A very commonly used terms in our society, nowadays, gay or not gay is “coming out” that refers to disclose something that has been otherwise hidden. Dr. Jack Drescher, MD in 2004 already said the experience could be extremely dissociative for the individual “in the closet”. He said: … Coming out may be the most commonly shared cultural experience that defines the modern gay identity. Historically, the term was an ironic reference to debutantes “coming out into society” (Chauncey, 1994). In contemporary usage, “coming out of the closet” means telling another person that one is gay…Years spent in the closet can make the prospect of revealing oneself an emotionally charged experience. However, the process is not just about revealing oneself to others–in coming out, gay people integrate, as best they can, dissociated aspects of the self…” Many LGBT clients had expressed their relief after coming out and finding themselves able to live a life they could not live freely while “in-the-closet”. The University of Montreal published an article in 2013 supporting the health benefits of coming out. They found:…” Lesbians, gays and bisexuals (LGBs) who are out to others have lower stress hormone levels and fewer symptoms of anxiety, depression, and burnout, according to researchers. Cortisol is a stress hormone in our body. When chronically strained, cortisol contributes to the ‘wear and tear’ exerted on multiple biological systems…Contrary to our expectations, gay and bisexual men had lower depressive symptoms and allostatic load levels than heterosexual men. Lesbians, gay men, and bisexuals who were out to family and friends had lower levels of psychiatric symptoms and lower morning cortisol levels than those who were still in the closet…”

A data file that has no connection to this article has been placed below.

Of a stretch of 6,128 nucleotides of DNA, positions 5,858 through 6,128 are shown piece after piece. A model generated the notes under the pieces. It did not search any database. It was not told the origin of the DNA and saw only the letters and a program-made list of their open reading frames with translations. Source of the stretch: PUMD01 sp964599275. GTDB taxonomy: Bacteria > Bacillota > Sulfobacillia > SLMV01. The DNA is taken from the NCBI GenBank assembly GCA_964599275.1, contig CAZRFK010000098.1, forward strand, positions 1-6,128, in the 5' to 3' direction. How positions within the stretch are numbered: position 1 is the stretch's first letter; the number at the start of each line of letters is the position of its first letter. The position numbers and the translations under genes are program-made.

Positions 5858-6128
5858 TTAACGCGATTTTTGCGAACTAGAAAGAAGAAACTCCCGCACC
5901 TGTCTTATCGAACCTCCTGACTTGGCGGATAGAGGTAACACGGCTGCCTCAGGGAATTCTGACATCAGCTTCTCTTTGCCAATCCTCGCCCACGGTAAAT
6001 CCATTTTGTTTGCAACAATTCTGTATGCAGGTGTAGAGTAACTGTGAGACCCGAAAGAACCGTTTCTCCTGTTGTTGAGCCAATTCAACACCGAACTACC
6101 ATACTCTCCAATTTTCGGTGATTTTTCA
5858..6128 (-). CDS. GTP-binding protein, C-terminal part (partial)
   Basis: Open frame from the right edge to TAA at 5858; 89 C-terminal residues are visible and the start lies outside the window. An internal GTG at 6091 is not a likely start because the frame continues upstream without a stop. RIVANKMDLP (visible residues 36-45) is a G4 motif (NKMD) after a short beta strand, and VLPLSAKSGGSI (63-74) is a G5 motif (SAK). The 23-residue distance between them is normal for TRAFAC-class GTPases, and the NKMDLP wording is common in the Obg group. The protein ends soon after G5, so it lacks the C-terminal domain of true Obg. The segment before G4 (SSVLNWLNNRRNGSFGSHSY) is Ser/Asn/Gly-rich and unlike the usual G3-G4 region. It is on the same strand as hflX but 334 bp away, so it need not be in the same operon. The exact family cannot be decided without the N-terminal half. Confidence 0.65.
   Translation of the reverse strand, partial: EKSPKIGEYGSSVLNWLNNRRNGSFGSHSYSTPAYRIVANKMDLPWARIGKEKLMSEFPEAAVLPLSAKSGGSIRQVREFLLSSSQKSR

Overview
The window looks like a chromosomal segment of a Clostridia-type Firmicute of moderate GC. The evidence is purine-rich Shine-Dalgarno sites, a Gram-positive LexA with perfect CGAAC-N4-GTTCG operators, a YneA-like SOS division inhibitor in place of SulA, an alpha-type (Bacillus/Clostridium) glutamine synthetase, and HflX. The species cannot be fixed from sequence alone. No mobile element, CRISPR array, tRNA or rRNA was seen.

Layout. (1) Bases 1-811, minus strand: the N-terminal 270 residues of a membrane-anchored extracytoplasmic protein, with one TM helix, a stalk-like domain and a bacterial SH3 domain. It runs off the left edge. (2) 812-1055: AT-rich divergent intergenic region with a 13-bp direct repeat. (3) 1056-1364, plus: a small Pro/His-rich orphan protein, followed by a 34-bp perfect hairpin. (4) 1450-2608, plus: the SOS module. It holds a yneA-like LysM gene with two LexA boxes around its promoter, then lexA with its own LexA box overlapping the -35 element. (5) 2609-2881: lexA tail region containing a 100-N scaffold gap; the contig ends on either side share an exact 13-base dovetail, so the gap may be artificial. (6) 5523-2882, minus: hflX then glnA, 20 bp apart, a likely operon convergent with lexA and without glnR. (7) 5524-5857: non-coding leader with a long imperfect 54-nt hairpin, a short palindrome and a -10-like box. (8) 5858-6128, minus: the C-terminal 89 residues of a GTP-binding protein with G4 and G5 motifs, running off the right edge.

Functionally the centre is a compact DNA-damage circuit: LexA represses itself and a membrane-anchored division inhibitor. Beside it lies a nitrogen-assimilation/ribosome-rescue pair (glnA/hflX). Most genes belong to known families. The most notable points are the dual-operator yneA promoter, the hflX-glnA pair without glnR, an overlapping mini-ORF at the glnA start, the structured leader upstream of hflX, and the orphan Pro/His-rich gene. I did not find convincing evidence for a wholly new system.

The study found that LGBT people who needs to ‘fight-for-life” and their rights develop better coping skills and strategies to deal with social stressors. Coming out is a major milestone in our lives as LGBT and sometimes supportive guidance through the process makes it easier and really meaningful.